LixCap developed North Africa’s largest cold storage facility by sequencing development and financing tools to build an attractive investment opportunity for the private sector. Starting as a subcontractor to DAI London under the USAID Morocco Economic Competitiveness Program in 2011, LixCap identified potential areas of investment in Morocco’s cold chain. This created market mapping and feasibility study materials that would lay the foundation for future investment. After the program ended, LixCap took the next step in 2013 and targeted one opportunity for development, creating local company Atlas Cold Port to manage the investment process. LixCap then improved the cold storage project’s prospects by securing contracts with the landholder and local private sector partners. In 2014, LixCap also utilized USAID’s Development Credit Authority (DCA) to obtain a $7 million credit guarantee and reduce financial risk for investors. With project and financial building blocks in place, LixCap conducted sales and marketing outreach for potential investors and ultimately secured private financing from a local family office and a regional strategic investor. With financing secured, construction of the facility began in 2015. In 2016, the Friopuerto Tanger Med cold storage facility opened for business.
Under the USAID Moldova Competitiveness Project (MCP), Chemonics supports Moldovan internet provider StarNet’s launch of Moldova’s first digital information technology (IT) park: the Digital City IT Park. MCP has encouraged sequencing in financing to maximize private investment. StarNet’s search for financing began in 2016 and resulted in a USD $17 million private greenfield investment to develop the Park. With an initial investment in hand, more capital to raise, and ongoing substantial construction taking place, StarNet and MCP joined forces to push forward development of the Park. In 2017, MCP facilitated a DCA loan guarantee for StarNet totaling USD $8.9 million for 12 years and 30 percent coverage to build the second building in the IT park. The guarantee increased the credibility of StarNet in front of lending institutions leading to reduced interest rates and the potential to lower the total cost of the project. Looking forward, MCP will support StarNet to promote the Digital IT Park and attract domestic and foreign IT companies to become residents since StarNet must fill 80 percent of the first building before it can pursue the second tranche of funding from the bank. The Digital City IT park will be fully commissioned by 2022 and will create a physical hub for IT companies and technology start-ups, hosting more than 2,500 jobs and 50 technology firms in Moldova.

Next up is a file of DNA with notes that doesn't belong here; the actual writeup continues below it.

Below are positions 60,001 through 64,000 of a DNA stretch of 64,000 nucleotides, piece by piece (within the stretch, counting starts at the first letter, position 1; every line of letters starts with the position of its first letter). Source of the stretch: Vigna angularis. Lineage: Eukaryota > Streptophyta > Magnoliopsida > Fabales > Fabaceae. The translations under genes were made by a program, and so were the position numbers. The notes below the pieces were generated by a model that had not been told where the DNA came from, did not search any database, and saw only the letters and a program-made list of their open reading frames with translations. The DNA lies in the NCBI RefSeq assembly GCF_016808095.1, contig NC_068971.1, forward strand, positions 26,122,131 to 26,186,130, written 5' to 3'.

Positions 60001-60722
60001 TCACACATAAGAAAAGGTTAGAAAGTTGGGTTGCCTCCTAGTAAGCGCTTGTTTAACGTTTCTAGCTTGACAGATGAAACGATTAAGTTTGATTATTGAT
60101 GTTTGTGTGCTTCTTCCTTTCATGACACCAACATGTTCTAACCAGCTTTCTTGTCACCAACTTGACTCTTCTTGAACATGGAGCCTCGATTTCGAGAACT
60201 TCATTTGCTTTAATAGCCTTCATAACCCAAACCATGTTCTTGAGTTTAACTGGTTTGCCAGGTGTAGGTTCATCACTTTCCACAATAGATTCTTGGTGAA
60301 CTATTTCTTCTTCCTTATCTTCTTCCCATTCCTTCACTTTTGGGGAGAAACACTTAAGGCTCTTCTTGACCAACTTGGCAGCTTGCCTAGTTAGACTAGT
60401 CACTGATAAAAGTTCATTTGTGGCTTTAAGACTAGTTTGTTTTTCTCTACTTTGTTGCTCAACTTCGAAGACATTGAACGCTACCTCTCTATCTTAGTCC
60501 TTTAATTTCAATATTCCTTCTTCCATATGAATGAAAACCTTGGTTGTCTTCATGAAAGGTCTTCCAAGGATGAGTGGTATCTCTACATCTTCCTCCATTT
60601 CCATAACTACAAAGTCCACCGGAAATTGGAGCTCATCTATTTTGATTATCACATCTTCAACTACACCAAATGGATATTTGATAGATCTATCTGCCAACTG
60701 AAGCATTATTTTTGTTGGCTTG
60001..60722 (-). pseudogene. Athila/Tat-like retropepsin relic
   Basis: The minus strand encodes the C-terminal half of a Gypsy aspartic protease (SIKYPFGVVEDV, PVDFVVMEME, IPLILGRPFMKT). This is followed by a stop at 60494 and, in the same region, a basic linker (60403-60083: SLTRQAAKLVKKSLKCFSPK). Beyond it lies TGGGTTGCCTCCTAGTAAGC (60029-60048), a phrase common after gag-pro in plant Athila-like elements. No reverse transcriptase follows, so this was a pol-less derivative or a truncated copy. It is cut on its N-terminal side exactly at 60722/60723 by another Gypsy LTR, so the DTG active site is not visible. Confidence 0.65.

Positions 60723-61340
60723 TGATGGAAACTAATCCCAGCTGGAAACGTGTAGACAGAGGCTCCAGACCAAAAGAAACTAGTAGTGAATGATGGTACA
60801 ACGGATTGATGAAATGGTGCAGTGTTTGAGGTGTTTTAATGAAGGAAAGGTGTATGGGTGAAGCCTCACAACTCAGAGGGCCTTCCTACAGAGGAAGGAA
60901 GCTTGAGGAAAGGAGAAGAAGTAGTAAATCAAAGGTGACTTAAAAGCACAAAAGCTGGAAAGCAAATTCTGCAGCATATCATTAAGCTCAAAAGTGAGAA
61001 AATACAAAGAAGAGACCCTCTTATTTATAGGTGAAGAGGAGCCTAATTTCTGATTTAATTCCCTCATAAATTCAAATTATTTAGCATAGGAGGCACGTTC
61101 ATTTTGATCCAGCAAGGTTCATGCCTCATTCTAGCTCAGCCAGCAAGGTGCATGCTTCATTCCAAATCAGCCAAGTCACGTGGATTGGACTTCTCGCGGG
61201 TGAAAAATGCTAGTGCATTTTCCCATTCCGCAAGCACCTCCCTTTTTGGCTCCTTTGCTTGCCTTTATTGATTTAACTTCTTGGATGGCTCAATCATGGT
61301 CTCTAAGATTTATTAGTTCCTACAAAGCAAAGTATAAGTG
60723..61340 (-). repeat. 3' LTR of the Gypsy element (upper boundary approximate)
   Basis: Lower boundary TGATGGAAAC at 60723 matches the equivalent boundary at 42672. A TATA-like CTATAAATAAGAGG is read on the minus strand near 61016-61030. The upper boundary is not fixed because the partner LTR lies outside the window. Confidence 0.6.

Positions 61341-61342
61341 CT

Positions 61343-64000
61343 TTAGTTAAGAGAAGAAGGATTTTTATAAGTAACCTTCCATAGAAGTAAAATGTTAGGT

How do we determine which blended finance tool is most appropriate?
Two guiding questions can help you determine which tools are best suited for your project:
1. What is the expected financial return of my project?
To attract private investment, aligning priorities with those of investors is important. Private investors are traditionally concerned with risk and returns. When the internal rate of return and net present value of a potential investment are identified, the risks and returns are quantified. For example, a higher return (eight to 12 percent) shows that a company is promising and likely needs less assistance to attract investment. Your project may or may not have commercial viability; it is the projected risk/return profile that establishes this.
2. Who are likely investors for my project?
Identifying relevant investment actors is critical. DFIs play a key role in bridging development needs with financial support. As such, they can tolerate more risk and lower returns. Private investors are commonly thought of as private equity or venture capital actors, seeking high (15 percent or more) returns. However, other private financial groups should not be overlooked. Commercial banks and lenders, local family offices or conglomerates, and international strategic investors are all potential sources of investment for development projects.
In summary, while the development community looks to blended finance as a strategy for mobilizing private sector funds towards sustainable development, thoughtful reflection about sequencing appropriate development and private sector financing tools is critical to achieve maximum results. Private investors are wary of risks in emerging and frontier markets, but development actors can best understand these risks and propose tailored solutions to catalyze growth and reduce risk. Sequencing can reduce these risks and unlock the private investment needed to scale impact and achieve sustainability.
Posts on the Chemonics blog represent the views of the authors and do not necessarily represent the views of Chemonics.